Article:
Stoke & Staffordshire

Stafford Hospital public inquiry welcomed

Stafford Hospital
Image caption A 2009 report found receptionists carried out initial checks on patients

The chairman and chief executive of a hospital at the centre of a public inquiry over its "appalling" standards say they welcome the proceedings.

The full hearing on Stafford Hospital is due to take place later this year.

The inquiry was sparked after a health watchdog reported there had been at least 400 more deaths than expected between 2005 and 2008.

Hospital trust chairman Sir Stephen Moss said there were families who still needed answers.

The inquiry was formally opened on Tuesday and is expected to resume in a few weeks.

Chief executive Anthony Sumara said the hospital had made many improvements since 2009 when the Healthcare Commission revealed poor standards, including cases where receptionists had been used to assess emergency patients.

"The big thing we have done is put more nurses in place.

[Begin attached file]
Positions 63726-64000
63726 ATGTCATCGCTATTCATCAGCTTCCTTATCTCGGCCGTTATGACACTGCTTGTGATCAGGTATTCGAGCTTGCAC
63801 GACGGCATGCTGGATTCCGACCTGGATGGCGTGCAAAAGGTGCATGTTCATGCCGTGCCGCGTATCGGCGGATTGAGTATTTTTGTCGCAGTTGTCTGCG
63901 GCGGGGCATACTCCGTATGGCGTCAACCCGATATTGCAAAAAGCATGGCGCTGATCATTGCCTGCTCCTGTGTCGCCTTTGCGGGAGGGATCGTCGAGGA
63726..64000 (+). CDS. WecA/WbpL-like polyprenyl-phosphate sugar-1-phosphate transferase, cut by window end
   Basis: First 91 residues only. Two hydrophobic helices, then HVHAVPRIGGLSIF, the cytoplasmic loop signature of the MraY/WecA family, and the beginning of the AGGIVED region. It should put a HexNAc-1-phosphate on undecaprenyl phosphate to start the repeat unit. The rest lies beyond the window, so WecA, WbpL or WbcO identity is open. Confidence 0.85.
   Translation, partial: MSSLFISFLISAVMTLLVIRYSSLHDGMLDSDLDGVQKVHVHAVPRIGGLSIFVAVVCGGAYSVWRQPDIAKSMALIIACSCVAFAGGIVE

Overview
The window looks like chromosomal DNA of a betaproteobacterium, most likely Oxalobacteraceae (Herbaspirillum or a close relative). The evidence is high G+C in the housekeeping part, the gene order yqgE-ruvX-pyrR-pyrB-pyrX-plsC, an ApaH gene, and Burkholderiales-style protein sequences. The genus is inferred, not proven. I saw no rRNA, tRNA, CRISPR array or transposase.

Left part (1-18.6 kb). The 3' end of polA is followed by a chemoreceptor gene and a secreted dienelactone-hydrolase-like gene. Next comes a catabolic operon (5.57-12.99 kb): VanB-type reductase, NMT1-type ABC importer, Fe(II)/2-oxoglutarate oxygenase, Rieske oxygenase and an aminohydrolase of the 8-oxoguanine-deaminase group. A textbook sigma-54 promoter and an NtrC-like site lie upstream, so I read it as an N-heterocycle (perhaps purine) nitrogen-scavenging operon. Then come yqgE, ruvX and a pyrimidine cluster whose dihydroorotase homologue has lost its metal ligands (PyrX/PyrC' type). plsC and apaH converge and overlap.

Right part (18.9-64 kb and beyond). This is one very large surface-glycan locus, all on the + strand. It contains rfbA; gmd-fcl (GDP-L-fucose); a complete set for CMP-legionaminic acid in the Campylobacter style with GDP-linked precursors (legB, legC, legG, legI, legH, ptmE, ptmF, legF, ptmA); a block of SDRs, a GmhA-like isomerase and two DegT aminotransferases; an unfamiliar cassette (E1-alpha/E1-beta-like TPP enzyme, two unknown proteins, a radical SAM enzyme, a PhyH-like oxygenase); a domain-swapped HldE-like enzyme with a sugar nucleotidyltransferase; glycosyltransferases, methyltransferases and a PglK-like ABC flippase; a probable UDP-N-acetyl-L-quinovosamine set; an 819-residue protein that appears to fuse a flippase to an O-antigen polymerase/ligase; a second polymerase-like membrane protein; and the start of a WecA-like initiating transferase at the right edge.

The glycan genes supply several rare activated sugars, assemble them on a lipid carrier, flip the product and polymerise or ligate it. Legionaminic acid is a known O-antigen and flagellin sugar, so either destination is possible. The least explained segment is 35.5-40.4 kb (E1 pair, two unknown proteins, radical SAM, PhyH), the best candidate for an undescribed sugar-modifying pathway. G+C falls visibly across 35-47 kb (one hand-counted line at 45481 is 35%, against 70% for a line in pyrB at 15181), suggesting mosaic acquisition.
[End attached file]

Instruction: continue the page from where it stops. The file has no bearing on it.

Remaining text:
"We have an extra 140 nurses and we are still recruiting," he said.

He added the hospital had better infection rates, was cleaner and that the trust was working to instil a different culture there.

"I think we have another year's worth of work to make this hospital one of the best in the country," he said.

Mr Sumara and Sir Stephen were appointed to the Mid Staffordshire NHS Foundation Trust, which runs Stafford Hospital, in July 2009, after the damning report was issued.

Despite two previous inquiries campaigners demanded a public inquiry which would compel witnesses to attend and be cross-examined.

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